Have you ever been to a restaurant where you were told what you were “allowed” to eat? Or ordered salmon which arrived at your table raw but the kitchen refused to cook it again properly? And then the owner publicly insulted you and your guests in front of the entire restaurant? Me neither. Until I had the extreme misfortune of dining at Ciao Bella.
I made a reservation for eighteen people at 7:00 pm on a Saturday night. At around 6:00 pm, Mario the owner called me, and I confirmed my reservation numbers. My guests started arriving at the restaurant at 7:05 pm, and I myself arrived at 7:15 pm. The place seemed cozy; there was live piano music and the atmosphere was friendly. I sat down and prepared myself for an enjoyable evening with my friends.
The first red flag came when the server informed me that, due to the party’s size, the restaurant expected us to each order a preset four course menu. This was a complete surprise to me as I heard nothing about this requirement when I made the reservation, and Mario did not mention anything when he called me earlier. Under any other circumstances, I would have left as I generally go to restaurants to eat what I like, not what they’re willing to serve me. But most of my guests were already seated so we decided to stay.
The theme of the set menu was “Lobster Festival”: lobster salad, lobster bisque, salmon or lobster cannelloni, and tiramisu or cheesecake. It all looked good on paper but the food was VERY subpar. The salad was just a small ordinary house salad with some boiled lobster chopped up and sprinkled on top. The bisque was also disappointing: a shallow dish that was basically Campbell’s tomato soup, except topped with lobster sprinkles yet again.
But the main course was truly unbelievable. My girlfriend was served a Coho salmon filet that was completely raw in the middle; when she notified the server of this, she was told that this was simply how the kitchen cooks its fish. They could make her another piece of Coho yet it would be just as raw as the first one. Now I understand that some dishes such as Ahi tuna or tuna tataki can be consumed raw, but judging by the slightly “off” smell of the fish, this Coho salmon was clearly neither sashimi-grade nor properly prepared. My girlfriend wisely chose to leave the fish alone for fear of food poisoning, but to add insult to injury, Ciao Bella wrapped up the disgusting fish and gave it to her at the end of the meal, instructing her to cook it herself for breakfast the next day. We had never witnessed such an arrogant kitchen.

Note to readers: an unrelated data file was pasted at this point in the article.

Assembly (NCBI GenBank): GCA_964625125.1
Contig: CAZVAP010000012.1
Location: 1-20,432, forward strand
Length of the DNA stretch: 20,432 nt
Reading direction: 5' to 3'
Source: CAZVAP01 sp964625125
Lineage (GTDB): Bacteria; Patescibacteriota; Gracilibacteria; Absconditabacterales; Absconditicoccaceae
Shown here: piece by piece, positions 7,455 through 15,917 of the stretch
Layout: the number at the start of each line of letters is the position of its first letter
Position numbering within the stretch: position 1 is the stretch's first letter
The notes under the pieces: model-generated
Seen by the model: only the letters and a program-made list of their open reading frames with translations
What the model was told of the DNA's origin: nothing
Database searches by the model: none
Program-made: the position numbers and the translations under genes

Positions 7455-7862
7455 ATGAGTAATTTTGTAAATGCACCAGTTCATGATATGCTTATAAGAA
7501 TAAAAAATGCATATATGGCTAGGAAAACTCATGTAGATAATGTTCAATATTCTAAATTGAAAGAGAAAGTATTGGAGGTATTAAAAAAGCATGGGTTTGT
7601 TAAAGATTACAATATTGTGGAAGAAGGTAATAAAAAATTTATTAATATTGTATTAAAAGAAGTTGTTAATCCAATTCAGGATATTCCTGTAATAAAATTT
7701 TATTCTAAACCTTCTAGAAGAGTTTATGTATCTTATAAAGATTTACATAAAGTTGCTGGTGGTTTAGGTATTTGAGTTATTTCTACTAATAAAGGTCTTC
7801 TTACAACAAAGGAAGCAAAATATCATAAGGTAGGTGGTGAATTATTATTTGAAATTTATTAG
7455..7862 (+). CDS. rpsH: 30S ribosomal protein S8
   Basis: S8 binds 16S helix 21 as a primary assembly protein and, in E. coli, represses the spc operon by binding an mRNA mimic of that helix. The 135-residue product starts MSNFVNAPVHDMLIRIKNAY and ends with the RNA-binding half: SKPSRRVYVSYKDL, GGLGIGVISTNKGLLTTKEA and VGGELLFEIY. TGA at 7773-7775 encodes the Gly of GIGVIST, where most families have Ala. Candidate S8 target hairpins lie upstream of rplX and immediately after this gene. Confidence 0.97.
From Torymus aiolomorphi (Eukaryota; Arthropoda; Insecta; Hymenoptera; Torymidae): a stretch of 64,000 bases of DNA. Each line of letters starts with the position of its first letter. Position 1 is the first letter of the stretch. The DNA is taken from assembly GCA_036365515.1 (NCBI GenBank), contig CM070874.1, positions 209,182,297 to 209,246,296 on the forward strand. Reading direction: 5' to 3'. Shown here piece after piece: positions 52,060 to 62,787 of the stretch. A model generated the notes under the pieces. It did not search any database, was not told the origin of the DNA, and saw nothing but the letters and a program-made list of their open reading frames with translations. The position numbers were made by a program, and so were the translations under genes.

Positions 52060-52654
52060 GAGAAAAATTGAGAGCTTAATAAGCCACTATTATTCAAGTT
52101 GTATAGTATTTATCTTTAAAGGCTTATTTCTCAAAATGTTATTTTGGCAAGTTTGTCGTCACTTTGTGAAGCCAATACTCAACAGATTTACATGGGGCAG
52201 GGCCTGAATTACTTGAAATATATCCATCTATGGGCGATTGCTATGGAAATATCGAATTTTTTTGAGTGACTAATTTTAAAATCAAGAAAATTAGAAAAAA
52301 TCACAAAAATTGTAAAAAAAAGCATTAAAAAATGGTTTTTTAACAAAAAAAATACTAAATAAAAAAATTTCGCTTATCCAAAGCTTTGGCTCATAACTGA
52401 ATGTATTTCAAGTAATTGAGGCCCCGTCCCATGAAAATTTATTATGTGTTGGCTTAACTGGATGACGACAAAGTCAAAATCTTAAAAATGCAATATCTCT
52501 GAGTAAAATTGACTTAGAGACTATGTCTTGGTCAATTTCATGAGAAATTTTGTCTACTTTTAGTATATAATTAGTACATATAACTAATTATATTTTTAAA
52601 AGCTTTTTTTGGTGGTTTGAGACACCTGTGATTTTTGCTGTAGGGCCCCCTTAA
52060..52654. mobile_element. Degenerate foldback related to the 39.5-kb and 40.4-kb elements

My other guests ordered the “lobster and baby shrimp stuffed cannelloni”. However, they had to stop eating as they started finding sharp fish bones inside the pasta. Now why on earth would there be fish bones inside cannelloni? Turns out the chef used a mixture of lobster, shrimp, and halibut as stuffing. Which is not a problem, except for the fact that that was not written on the menu. Furthermore, the kitchen didn’t even bother to spend a few minutes removing the bones from the fish! Thanks to their sheer laziness, the pasta dish was full of bones and pretty much inedible.
The food service was painfully slow, and by the time dessert was served, we had been trapped at Ciao Bella for three hours. When it was finally time to get the check, Mario the owner confronted me with his displeasure. He explained to me that every table costs him money, and that my party had cost him dearly because we arrived late, four guests did not show up, and some people decided to share the four course menu. He berated me for dishonoring my reservation and told me sternly that my missing guests were, and I quote, “socially irresponsible”. He said all this loudly in front of everybody in the restaurant. I have never experienced such insulting disrespect in my entire life.
Apparently nobody informed Mario that the world does not always work the way he wants. People get to places late because of traffic. Guests sometimes cannot attend due to unforeseeable circumstances. And not every person can eat whole four courses in one sitting (no matter how mandatory it is.) But obviously all Mario could comprehend was that night’s meager lost profits. Which is ironic since what he really lost was the combined future business of myself, my guests, and all of their respective friends and family. And now that you’ve read my account, I hope you won’t give Ciao Bella your business either. After all, what person in their right mind would pay a restaurant to tell them what to eat, put up with awful food, and then endure verbal abuse from the owner?
In conclusion, Mario truly taught me a lesson in social responsibility. I am now tasked with the responsibility of telling every single person I know to avoid Ciao Bella as if their life depends on it. And based on their uncooked fish and bony cannelloni, that may very well be true.